Heavy Rains from Sally Continue to Spread Northward Over Eastern Alabama & Western Georgia

| September 16, 2020 @ 6:57 pm

BULLETIN
Tropical Storm Sally Intermediate Advisory Number 23A
NWS National Hurricane Center Miami FL AL192020
700 PM CDT Wed Sep 16 2020

SUMMARY OF 700 PM CDT…0000 UTC…INFORMATION
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LOCATION…31.5N 86.5W
ABOUT 70 MI…110 KM WNW OF DOTHAN ALABAMA
MAXIMUM SUSTAINED WINDS…45 MPH…75 KM/H
PRESENT MOVEMENT…NE OR 35 DEGREES AT 7 MPH…11 KM/H
MINIMUM CENTRAL PRESSURE…994 MB…29.35 INCHES

WATCHES AND WARNINGS
——————–
A Tropical Storm Warning is in effect for…
* Okaloosa/Walton County Florida line eastward to Indian Pass Florida


DISCUSSION AND OUTLOOK
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At 700 PM CDT (0000 UTC), the center of Tropical Storm Sally was located near latitude 31.5 North, longitude 86.5 West. Sally is moving toward the northeast near 7 mph (11 km/h), and a northeastward motion at a slightly faster forward speed is expected tonight through Thursday night. On the forecast track, the center of Sally will move across southeastern Alabama tonight, over central Georgia on Thursday, and move over South Carolina Thursday night.

Maximum sustained winds have decreased to near 45 mph (75 km/h) with higher gusts. Additional weakening is expected as the center moves farther inland tonight, and Sally is forecast to become a tropical depression tonight.

Tropical-storm-force winds extend outward up to 125 miles (205 km) from the center.

The estimated minimum central pressure is 994 MB (29.35 inches).

HAZARDS AFFECTING LAND
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RAINFALL: Sally has produced storm totals of 10 to 20 inches, with isolated amounts of 30-35 inches, across the central Gulf Coast from the Florida Panhandle west of Tallahassee to Mobile Bay, Alabama. Historic and catastrophic flooding, including widespread moderate to major river flooding, will continue across this region. Additional rainfall of 1 to 4 inches is possible across the Florida Panhandle from Tallahassee to the Apalachicola River.

Rainfall totals expected as Sally tracks across the Southeast through Friday:

Southern Alabama and central Georgia: 4 to 8 inches with isolated amounts of 12 inches, resulting in significant flash flooding and widespread minor to moderate and isolated major river flooding.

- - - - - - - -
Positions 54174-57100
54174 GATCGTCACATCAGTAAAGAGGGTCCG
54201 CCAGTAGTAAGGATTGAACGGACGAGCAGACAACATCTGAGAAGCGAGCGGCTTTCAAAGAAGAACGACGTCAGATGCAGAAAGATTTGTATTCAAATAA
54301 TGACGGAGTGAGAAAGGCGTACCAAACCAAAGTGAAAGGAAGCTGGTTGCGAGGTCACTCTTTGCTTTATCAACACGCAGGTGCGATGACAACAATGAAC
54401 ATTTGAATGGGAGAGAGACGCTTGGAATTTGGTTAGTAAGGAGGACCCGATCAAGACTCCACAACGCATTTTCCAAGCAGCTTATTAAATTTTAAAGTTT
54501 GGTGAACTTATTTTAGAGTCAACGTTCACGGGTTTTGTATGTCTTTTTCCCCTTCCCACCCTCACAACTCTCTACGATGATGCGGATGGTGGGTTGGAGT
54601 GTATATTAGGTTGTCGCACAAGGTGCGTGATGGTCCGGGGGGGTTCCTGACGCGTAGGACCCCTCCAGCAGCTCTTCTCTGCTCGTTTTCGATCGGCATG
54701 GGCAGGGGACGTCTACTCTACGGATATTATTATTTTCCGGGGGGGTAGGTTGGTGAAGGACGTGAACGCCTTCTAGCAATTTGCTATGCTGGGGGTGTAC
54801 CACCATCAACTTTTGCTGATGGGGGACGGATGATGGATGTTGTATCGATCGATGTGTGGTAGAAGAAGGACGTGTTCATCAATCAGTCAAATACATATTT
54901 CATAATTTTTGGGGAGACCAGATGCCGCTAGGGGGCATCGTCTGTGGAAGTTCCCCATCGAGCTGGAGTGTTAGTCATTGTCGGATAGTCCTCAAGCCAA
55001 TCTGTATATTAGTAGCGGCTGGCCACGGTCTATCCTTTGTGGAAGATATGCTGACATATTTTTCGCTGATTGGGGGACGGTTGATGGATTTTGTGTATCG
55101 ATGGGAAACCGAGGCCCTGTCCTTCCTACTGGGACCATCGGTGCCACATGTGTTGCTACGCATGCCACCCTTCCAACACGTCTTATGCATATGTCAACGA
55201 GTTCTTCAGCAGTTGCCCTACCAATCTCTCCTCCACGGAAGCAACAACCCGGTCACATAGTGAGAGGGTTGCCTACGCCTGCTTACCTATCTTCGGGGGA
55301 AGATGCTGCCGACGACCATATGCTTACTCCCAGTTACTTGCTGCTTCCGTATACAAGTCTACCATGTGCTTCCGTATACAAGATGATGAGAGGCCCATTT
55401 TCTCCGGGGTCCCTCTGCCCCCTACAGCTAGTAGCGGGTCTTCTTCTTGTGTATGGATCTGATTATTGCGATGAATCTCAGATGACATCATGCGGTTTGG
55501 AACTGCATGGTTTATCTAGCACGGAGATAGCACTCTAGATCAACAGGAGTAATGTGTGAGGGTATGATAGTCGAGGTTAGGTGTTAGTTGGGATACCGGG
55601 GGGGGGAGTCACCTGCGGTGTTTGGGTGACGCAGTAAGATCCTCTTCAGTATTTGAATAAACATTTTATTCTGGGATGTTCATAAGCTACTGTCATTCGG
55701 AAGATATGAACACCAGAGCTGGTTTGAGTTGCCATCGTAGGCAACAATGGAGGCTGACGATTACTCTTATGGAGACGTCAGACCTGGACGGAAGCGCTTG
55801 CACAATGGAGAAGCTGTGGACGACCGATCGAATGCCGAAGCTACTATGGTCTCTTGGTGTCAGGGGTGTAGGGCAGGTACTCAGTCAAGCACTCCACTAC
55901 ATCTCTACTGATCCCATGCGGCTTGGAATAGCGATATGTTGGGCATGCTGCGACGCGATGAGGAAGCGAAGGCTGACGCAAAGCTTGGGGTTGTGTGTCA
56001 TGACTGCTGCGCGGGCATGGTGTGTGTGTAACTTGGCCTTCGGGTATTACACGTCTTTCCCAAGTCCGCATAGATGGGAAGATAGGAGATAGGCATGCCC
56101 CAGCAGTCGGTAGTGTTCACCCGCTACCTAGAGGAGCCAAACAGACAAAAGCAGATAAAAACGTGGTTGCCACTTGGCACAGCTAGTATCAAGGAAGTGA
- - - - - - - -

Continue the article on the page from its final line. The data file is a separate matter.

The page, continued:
Central to upstate South Carolina: 4 to 7 inches, with isolated amounts of 10 inches. Widespread flash flooding and minor to moderate river flooding is possible.

Western to central North Carolina and far southeast Virginia: 4 to 6 inches, isolated amounts up to 8 inches. Scattered flash flooding and widespread minor river flooding is possible.

STORM SURGE: Water levels remain elevated along the Florida Panhandle coast but will continue to recede over the next several hours.

WIND: Tropical storm conditions will continue in portions of the warning area this evening.

TORNADOES: A few tornadoes may occur tonight across portions of northern Florida and southern Georgia. The threat of tornadoes will shift northeastward into parts of eastern Georgia and much of the Carolinas on Thursday.

SURF: Swells from Sally will continue to affect the Gulf Coast from the Florida Big Bend westward to southeastern Louisiana during the next day or so. These swells are likely to cause life-threatening surf and rip current conditions.

Category: Alabama's Weather, ALL POSTS, Severe Weather, Tropical

About the Author ()

Scott Martin is an operational meteorologist, professional graphic artist, musician, husband, and father. Not only is Scott a member of the National Weather Association, but he is also the Central Alabama Chapter of the NWA president. Scott is also the co-founder of Racecast Weather, which provides forecasts for many racing series across the USA. He also supplies forecasts for the BassMaster Elite Series events including the BassMaster Classic.

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